September 30, 2015

Ending a Conversation and Getting a Phone Number and a Date: You’re almost there!

Image result for getting phone numberSo you’re conversation has been going really well and you both enjoy talking to each other. But it can’t last forever and you have to go. Darn! What next? Seriously, especially since you’d love to talk with them again. Ending a conversation can often times be as hard or harder than starting one. No one wants to feel like they are being rude by cutting someone off or sending a signal, such as physically distancing themselves in preparation to leave, or glancing at the clock, to signal dis-interest or the desire to cut and run. Try to end your conversation on a positive note.

Indicate that you have to end the conversation for whatever reason (again fewer details are better) and be sure to leave it open for further opportunities.

Speak positively about your experience: “I really enjoyed talking with you and getting to know you.” Or something like that.

Indicate you are interested in meeting with them again: “I would like to speak with you again” or “I hope we can meet again and talk.”

Use ending your conversation as a bridge to getting their phone number: This can be really nerve wracking but gets much easier with time. Follow up with a compliment or statement of enjoyment by asking for their number. You might say “May I have your number so we can set up another time to talk?”

Another more natural way to reach this result (and get a date) is to add in, as you are wrapping up, something like “Do you have any plans this weekend?” See what they say, you are looking for signs of interest, before you actually ask them out. If they indicate not having any plans, it is often a sign that they are interested. Follow up with something like “There is a classical music concert this weekend at the local theater, would like to go.” Again, wait for their response if they indicate interest you can follow-up with “You want to exchange numbers?” Tie the invitation back to your topic of conversation or shared interest. You did it!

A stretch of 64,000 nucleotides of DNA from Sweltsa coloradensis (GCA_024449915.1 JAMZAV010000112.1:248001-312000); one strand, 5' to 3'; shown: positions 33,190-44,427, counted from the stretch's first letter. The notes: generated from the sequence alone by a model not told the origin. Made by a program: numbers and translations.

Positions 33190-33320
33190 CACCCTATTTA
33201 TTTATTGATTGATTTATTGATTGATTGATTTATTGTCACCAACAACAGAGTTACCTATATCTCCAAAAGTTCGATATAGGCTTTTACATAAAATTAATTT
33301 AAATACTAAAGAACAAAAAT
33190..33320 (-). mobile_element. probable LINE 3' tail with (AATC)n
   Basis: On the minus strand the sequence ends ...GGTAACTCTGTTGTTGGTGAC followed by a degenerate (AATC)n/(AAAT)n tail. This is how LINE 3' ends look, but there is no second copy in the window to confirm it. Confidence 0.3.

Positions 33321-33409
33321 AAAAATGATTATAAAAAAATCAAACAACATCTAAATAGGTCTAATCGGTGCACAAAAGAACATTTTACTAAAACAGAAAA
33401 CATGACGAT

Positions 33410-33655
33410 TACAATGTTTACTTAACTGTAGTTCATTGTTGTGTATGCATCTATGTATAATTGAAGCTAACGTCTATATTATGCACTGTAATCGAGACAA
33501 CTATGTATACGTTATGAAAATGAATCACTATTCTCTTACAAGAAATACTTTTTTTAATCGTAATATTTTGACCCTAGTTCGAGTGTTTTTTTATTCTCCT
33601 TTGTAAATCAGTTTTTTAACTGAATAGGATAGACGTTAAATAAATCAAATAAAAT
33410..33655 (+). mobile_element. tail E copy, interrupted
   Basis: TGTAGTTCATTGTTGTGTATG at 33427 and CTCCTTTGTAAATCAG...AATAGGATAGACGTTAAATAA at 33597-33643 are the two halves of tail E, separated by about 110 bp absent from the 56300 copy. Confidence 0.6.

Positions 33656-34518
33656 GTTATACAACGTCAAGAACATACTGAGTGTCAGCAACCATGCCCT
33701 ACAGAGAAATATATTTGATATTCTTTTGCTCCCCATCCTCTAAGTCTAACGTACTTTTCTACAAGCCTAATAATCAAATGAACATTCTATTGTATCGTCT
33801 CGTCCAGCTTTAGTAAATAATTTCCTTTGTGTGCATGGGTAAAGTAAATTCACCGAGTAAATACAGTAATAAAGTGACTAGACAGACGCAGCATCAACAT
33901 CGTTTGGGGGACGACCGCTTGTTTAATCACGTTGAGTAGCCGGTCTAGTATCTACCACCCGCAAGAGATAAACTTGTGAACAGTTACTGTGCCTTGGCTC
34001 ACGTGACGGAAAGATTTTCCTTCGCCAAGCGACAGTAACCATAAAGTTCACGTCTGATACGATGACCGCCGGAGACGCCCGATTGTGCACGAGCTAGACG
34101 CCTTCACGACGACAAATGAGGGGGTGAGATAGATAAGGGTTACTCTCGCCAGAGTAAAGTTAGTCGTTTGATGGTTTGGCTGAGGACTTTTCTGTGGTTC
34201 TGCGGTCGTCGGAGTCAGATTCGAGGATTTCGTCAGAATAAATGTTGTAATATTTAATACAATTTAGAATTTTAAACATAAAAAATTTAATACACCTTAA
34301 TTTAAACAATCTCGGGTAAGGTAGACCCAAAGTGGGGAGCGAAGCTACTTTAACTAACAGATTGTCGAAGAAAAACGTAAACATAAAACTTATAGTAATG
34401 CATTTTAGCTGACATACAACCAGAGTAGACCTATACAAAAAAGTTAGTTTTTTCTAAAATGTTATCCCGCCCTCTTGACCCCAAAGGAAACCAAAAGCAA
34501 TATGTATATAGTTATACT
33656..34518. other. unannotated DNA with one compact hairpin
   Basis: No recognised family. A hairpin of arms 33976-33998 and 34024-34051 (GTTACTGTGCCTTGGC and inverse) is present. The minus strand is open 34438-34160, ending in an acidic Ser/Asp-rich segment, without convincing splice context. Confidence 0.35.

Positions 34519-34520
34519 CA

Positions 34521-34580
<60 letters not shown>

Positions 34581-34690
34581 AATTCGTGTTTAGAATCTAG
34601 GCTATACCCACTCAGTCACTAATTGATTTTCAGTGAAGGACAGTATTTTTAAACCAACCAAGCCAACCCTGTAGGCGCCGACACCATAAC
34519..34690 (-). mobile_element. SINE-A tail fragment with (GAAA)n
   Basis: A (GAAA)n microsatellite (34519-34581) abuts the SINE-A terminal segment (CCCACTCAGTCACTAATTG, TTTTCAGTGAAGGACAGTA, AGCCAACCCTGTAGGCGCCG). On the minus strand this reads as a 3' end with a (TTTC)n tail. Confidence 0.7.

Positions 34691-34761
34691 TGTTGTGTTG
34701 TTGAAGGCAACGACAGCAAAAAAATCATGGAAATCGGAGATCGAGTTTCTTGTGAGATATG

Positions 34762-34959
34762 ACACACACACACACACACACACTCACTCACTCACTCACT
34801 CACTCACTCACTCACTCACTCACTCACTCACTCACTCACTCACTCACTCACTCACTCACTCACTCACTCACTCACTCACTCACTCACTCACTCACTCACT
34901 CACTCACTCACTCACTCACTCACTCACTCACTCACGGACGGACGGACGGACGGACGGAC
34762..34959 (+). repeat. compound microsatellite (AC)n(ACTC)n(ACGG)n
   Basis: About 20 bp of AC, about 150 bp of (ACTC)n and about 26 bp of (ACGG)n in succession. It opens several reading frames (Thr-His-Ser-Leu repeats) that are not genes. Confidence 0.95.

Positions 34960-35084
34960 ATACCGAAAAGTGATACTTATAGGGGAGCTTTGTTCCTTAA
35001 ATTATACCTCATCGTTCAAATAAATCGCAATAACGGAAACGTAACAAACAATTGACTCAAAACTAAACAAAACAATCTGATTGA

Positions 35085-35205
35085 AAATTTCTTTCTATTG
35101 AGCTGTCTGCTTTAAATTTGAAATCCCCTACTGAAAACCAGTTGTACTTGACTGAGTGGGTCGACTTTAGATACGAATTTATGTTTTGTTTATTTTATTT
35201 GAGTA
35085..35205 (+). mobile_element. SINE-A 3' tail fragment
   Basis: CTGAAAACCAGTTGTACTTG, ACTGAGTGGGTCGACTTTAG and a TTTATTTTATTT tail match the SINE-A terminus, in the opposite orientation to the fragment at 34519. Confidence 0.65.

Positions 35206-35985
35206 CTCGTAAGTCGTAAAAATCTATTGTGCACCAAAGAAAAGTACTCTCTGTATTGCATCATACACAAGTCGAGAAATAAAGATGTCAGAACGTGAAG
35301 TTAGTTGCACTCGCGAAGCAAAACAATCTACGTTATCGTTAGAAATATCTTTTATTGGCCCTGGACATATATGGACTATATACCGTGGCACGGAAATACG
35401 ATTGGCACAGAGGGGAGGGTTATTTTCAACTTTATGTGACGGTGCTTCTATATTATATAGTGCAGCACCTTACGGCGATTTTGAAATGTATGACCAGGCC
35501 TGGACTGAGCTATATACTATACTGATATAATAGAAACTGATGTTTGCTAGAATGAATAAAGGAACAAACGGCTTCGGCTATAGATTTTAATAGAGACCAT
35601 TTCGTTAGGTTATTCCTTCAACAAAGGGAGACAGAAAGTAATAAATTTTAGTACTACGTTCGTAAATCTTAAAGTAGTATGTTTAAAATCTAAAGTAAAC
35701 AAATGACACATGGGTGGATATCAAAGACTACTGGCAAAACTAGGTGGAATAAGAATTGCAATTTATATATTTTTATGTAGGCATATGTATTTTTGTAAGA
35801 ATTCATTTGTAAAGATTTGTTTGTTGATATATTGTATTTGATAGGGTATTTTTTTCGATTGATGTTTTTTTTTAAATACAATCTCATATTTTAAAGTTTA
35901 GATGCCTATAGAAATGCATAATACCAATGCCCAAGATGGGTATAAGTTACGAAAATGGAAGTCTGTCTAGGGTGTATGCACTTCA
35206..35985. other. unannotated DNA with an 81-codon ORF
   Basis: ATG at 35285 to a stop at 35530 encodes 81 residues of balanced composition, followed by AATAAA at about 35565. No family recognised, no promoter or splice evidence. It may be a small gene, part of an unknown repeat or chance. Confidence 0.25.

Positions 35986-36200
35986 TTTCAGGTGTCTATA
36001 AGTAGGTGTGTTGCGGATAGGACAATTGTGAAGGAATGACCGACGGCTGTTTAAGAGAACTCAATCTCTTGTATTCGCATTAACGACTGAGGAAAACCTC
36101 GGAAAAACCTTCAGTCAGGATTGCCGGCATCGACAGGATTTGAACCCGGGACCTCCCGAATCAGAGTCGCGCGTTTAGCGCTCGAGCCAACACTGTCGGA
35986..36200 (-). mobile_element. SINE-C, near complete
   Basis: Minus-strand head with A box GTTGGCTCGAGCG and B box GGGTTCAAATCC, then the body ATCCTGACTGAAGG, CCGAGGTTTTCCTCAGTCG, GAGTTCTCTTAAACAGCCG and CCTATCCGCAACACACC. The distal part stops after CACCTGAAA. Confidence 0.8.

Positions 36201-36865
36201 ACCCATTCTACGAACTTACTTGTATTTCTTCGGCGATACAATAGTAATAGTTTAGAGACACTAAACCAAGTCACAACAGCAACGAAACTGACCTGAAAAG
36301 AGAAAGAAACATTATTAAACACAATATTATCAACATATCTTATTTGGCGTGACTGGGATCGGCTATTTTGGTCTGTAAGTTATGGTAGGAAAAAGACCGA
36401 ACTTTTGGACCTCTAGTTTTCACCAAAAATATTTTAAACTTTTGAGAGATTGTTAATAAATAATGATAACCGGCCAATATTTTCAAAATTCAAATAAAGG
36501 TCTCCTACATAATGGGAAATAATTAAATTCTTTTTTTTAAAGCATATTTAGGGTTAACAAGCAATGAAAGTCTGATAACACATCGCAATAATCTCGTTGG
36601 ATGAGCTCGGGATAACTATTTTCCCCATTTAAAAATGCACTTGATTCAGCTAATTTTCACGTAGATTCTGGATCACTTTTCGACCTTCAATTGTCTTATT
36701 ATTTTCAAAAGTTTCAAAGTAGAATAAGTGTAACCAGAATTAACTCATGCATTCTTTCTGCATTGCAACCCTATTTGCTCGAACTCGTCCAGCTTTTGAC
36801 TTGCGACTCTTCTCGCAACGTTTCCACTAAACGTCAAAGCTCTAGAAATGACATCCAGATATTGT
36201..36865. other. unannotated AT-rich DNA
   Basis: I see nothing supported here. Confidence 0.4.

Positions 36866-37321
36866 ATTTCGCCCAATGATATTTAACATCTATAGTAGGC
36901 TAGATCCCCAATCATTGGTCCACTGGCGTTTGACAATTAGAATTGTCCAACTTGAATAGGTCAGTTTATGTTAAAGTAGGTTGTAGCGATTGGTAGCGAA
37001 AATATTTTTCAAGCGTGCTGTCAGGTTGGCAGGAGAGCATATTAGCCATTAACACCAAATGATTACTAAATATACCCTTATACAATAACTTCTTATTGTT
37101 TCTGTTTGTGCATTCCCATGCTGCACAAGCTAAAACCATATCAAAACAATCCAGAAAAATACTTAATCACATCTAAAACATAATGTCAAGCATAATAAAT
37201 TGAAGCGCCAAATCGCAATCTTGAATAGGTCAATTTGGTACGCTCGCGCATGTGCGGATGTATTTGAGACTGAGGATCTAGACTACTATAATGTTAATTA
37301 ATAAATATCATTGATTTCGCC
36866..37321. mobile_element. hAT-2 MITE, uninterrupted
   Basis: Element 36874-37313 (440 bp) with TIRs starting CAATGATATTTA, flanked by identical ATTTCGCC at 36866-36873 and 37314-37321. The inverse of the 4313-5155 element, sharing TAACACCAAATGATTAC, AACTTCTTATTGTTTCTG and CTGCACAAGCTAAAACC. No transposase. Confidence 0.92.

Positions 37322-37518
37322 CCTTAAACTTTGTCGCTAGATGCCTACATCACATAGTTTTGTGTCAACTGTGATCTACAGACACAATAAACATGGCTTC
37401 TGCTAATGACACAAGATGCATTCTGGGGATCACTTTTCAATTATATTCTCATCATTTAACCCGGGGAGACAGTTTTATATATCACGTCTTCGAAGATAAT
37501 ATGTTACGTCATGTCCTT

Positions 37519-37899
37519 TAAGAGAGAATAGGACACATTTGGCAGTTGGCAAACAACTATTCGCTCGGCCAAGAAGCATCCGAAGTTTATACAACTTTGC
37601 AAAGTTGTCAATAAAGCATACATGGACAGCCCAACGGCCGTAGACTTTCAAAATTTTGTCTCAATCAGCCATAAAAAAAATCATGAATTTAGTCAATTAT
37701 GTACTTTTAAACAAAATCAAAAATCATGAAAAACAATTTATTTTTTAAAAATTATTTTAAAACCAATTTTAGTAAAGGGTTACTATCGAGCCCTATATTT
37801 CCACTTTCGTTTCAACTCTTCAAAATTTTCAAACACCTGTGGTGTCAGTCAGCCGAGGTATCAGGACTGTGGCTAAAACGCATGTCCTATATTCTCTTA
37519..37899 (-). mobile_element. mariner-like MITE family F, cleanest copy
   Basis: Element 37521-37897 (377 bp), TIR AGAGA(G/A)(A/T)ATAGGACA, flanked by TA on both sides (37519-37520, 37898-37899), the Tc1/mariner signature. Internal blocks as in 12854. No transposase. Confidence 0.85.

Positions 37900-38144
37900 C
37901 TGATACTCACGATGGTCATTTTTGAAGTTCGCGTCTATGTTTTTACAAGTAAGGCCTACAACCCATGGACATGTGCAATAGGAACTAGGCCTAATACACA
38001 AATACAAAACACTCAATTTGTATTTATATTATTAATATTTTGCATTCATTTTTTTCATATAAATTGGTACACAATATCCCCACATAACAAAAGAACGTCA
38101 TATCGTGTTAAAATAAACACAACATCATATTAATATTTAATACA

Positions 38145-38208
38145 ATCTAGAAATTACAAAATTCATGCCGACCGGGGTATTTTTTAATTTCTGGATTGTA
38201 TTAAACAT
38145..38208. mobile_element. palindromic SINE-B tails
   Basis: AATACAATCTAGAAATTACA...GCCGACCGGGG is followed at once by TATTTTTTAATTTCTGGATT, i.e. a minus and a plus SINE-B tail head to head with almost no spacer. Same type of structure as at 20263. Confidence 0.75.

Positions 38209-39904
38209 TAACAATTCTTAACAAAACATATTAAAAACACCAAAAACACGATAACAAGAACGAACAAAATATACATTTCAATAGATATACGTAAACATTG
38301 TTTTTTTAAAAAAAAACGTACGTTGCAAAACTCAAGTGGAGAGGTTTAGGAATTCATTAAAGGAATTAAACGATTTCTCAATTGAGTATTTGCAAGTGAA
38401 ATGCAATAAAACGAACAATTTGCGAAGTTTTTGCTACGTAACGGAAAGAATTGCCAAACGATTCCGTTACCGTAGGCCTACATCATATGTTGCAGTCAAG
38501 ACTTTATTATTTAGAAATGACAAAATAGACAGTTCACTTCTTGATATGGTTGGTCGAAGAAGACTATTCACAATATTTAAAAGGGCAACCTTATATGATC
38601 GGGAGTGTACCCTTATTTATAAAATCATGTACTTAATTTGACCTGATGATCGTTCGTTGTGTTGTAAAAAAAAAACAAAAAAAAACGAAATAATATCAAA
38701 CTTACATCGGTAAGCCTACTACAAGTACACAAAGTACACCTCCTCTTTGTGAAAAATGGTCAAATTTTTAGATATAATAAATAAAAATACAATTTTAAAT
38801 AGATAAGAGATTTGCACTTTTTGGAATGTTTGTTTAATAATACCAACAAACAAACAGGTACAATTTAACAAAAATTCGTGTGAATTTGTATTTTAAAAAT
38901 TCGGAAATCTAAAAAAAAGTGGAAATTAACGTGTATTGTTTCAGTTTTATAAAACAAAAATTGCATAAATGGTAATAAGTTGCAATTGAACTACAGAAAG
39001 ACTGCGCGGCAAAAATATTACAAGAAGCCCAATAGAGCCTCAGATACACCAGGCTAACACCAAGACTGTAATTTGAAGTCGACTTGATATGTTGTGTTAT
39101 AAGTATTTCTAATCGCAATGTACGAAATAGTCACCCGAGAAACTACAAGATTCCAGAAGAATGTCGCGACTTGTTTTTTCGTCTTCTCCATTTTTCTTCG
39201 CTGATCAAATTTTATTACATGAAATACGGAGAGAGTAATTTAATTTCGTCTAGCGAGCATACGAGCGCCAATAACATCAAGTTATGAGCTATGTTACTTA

Remember! Everything about starting, maintaining, ending a conversation, and getting to lead to something more, can be really scary and frustrating. It will be tough in the beginning so don’t get discouraged if on the first try you get a weird look or told no. You hurt yourself by giving up. Your best friend in making this process work for you is PRACTICE! Practice having conversations with friends, family, and even strangers. Practice asking people for their telephone numbers. practice asking them out. Practice reading other people’s body language. PRACTICE YOUR EYE CONTACT! Practice being comfortable with the idea that you can succeed and build a relationship! Practice telling yourself that you CAN do this!


Edmonds, G., & Worton, D. (2005). The Asperger love guide: A practical guide for adults with Asperger’s syndrome to seeking, establishing and maintaining successful relationships. London: Sage Publications.

Plank, A. (Director). (2012). How to Flirt and Get a Date [Motion picture]. United States of America:

Thomas, A. (2014, April 2). Relationship and romance tips for people with disabilities. Retrieved September 19, 2015.

Tyrrell, M. (2015). Be a great conversation starter: Talk to strangers with ease. Retrieved September 19, 2015.

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